Evaluation of ECMWF water vapour fields by airborne differential absorption lidar measurements: a case study between Brazil and Europe
1Deutscher Wetterdienst, Hohenpeißenberg, Germany
2DLR Institut für Physik der Atmosphäre, Oberpfaffenhofen, Germany
3European Centre For Medium Range Weather Forecasts, Reading, UK
Abstract. Three extended airborne Differential Absorption Lidar (DIAL) sections of tropospheric water vapour across the tropical and sub-tropical Atlantic in March 2004 are compared to short-term forecasts of the European Centre for Medium Range Weather Forecasts (ECMWF). The humidity fields between 28° S and 36° N exhibit large inter air-mass gradients and reflect typical transport patterns of low- and mid-latitudes like convection (e.g. Hadley circulation), subsidence and baroclinic development with stratospheric intrusion. These processes re-distribute water vapour vertically such that locations with extraordinary dry/moist air-masses are observed in the lower/upper troposphere, respectively. The mixing ratios range over 3 orders of magnitude. Back-trajectories are used to trace and characterize the observed air-masses.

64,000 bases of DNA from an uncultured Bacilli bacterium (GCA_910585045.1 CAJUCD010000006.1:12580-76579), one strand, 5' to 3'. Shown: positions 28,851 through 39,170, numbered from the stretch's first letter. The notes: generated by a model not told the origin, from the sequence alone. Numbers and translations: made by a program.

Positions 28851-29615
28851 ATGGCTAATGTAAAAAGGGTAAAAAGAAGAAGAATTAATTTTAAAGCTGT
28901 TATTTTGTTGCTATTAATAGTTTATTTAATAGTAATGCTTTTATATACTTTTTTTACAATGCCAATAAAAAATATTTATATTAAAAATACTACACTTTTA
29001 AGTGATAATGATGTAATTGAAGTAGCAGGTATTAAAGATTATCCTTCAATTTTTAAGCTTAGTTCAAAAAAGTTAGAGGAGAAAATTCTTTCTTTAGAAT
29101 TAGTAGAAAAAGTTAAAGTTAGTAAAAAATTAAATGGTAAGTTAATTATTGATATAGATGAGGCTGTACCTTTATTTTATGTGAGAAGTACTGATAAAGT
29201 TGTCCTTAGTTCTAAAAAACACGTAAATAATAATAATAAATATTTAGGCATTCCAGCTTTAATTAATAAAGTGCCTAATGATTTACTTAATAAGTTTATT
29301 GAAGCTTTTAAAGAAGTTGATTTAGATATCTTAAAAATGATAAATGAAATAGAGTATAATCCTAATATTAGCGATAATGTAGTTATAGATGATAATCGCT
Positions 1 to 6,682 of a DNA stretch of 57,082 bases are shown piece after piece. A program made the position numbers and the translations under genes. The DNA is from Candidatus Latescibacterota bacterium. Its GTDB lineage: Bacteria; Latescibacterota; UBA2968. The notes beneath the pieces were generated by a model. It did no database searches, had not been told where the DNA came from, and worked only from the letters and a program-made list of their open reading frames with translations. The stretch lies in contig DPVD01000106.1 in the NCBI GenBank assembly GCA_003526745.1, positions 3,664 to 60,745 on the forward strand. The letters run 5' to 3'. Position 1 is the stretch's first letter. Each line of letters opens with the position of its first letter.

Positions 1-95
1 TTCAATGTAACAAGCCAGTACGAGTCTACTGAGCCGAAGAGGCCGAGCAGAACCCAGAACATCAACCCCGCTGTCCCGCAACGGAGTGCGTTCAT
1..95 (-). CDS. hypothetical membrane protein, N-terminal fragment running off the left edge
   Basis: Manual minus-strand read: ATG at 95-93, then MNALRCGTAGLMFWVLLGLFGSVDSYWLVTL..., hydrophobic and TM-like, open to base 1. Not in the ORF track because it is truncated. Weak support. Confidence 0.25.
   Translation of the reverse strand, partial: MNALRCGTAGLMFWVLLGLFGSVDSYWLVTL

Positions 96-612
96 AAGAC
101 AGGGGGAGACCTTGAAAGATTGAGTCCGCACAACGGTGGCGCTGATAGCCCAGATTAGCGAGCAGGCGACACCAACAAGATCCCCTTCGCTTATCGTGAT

Overall, the observed water vapour distributions are largely reproduced by the short-term forecasts at 0.25° resolution (T799/L91), the correlation ranges from 0.69 to 0.92. Locally, large differences occur due to comparably small spatial shifts in presence of strong gradients. Systematic deviations are found associated with specific atmospheric domains. The planetary boundary layer in the forecast is too moist and to shallow. Convective transport of humidity to the middle and upper troposphere tends to be overestimated. Potential impacts arising from data assimilation and model physics are considered. The matching of air-mass boundaries (transport) is discussed with repect to scales and the representativity of the 2-D sections for the 3-D humidity field. The normalized bias of the model with respect to the observations is 6%, 11% and 0% (moist model biases) for the three along-flight sections, whereby however the lowest levels are excluded.